In 2000, Florida International Museum became a Smithsonian affiliate, giving it access to the many traveling shows that institution organizes annually. It switched to a year-round schedule with more small, rotating shows. Two long-term exhibitions were installed, one with memorabilia from John F. Kennedy's presidential years and another about the 1962 Cuban Missile Crisis, which occurred during his term.
The variety of rotating shows crossed all demographics, from tasteful displays of antique fans to a kitchy collection of Barbie dolls, from vintage motorcycles to National Portrait Gallery photographs. The displays commemorating that period in the museum's history are a bit more expansive, with a 1942 military police motorcycle and a case full of "Around the World" Barbies, for example (though none of them were in the original shows).
"Diana, A Celebration" was the final exhibition in the old building, featuring personal possessions, photographs and clothes belonging to the late princess of Wales that were assembled by her brother, Charles Spencer. Its attendance was a respectable 80,000, but that was not enough to keep the place open.
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In 2005, the Florida International Museum moved to a building next door owned by St. Petersburg College, which had established a small downtown campus. It occupied 9,000 square feet on the first floor that was converted to gallery space. Again, it filled its schedule with an eclectic assortment. "The Beatles" was followed by "Ink and Blood" with 100 rare Bibles and religious artifacts. Fancy jewelry was juxtaposed with "The Story of Dogs."
The most successful show in the museum's new home was "Vatican Splendors" in 2008, with about 100,000 visitors. It finished in the black, but the museum was running out of steam. It didn't have an exhibition for a year after "Splendors" closed in May 2008.
In May 2009, Florida International Museum featured the permanent collection of the Gulf Coast Museum of Art. The museum had closed in 2008 and the St. Petersburg College Foundation had taken ownership of the art. College officials said some would be put in storage and some would be displayed in college buildings around the county, but this would likely be the last time for a long time it would be seen intact.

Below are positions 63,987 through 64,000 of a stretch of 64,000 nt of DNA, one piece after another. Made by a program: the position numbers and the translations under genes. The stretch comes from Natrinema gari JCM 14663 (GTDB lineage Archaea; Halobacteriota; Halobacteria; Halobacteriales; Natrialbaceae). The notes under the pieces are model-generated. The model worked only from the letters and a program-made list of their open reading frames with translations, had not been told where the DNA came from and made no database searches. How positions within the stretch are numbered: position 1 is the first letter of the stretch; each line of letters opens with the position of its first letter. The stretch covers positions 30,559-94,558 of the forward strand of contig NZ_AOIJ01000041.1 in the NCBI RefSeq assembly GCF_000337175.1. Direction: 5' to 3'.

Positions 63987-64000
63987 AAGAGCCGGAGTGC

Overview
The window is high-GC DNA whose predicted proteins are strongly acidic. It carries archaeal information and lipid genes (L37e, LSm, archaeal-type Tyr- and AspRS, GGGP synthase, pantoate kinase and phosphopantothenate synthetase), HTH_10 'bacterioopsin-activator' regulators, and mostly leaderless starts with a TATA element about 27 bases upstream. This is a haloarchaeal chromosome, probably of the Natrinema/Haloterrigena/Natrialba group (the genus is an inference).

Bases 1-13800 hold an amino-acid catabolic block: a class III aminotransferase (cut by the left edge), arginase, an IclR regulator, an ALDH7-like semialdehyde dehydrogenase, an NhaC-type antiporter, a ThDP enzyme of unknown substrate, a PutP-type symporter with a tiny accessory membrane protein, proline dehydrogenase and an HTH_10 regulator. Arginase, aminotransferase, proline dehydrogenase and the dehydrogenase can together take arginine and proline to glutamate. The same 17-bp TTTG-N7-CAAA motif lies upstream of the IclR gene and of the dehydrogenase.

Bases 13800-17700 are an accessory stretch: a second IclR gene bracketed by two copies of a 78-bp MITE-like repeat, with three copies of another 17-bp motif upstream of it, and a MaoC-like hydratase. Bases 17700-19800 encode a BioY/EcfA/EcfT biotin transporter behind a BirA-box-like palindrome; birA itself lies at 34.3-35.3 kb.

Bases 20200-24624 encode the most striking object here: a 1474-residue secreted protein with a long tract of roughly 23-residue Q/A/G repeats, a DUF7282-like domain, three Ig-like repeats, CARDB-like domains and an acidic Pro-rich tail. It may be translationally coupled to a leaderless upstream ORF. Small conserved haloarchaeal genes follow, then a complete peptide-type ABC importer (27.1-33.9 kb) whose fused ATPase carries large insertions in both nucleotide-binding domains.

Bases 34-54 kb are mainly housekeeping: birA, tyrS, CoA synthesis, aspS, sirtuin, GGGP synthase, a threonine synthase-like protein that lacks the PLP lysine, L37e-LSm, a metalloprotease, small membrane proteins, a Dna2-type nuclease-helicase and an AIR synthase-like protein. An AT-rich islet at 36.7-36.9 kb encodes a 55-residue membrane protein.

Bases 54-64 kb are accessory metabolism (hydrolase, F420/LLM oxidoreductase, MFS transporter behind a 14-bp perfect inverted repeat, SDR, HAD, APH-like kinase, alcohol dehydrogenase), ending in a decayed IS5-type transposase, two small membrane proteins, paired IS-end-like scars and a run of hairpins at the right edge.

There was both poignancy and irony in seeing the vestiges of one failed museum on the walls of another that appeared to be on the brink of the same fate. And the "international" part of its name seemed another bit of pathos and irony.
There was speculation that the college would house the Gulf Coast Museum collection permanently in that downtown space. The college was mulling its options. It was obligated to keep the museum open only through 2010 under terms of a renovation grant it had received. The campus was growing and needed more classrooms. And the college already had a museum, the Leepa-Rattner Museum of Art on its Tarpon Springs campus.
In July, the college announced that the Florida International Museum would be shuttered for good and the space would eventually become classrooms. Two more shows were scheduled, one of quilts by contemporary artists and another of period costumes used in recent movies.
The meatiest part of this exhibition has examples from those last shows: art from the Gulf Coast Museum collection, quilts borrowed from local craftsmen and, because the museum was storing the movie costumes before shipping them to their next venue, a few of those.
"Thanks for the Memories" is, by the way, free, a first for a museum that made and lost millions.
Through 15 years, 54 exhibitions and more than 2.5 million visitors (mostly during its first four years), Florida International Museum can claim only two spectacular successes, "Treasures of the Czars" and "Titanic," if we use the measure for success the museum itself applied for years.
So was everything else a failure?
No. The museum had some excellent exhibitions and more that were just fine, a typical balance at most museums.
The Florida International Museum's real failure was in unmet expectations, probably expectations that were set too high from the beginning and were never questioned enough once "Treasures of the Czars" got rolling. And, perhaps, too much pride and too little pragmatism from its early leaders.
In the end, it became more a community museum, not living up to the promise of its name and without a clear vision of its mission. Maybe its demise was inevitable, based as it was on such an all-or-nothing premise. But that's speculation. The Florida International Museum will be history by the new year. Which means, historically, what's done is done.
Lennie Bennett can be reached at (727) 893-8293 or firstname.lastname@example.org.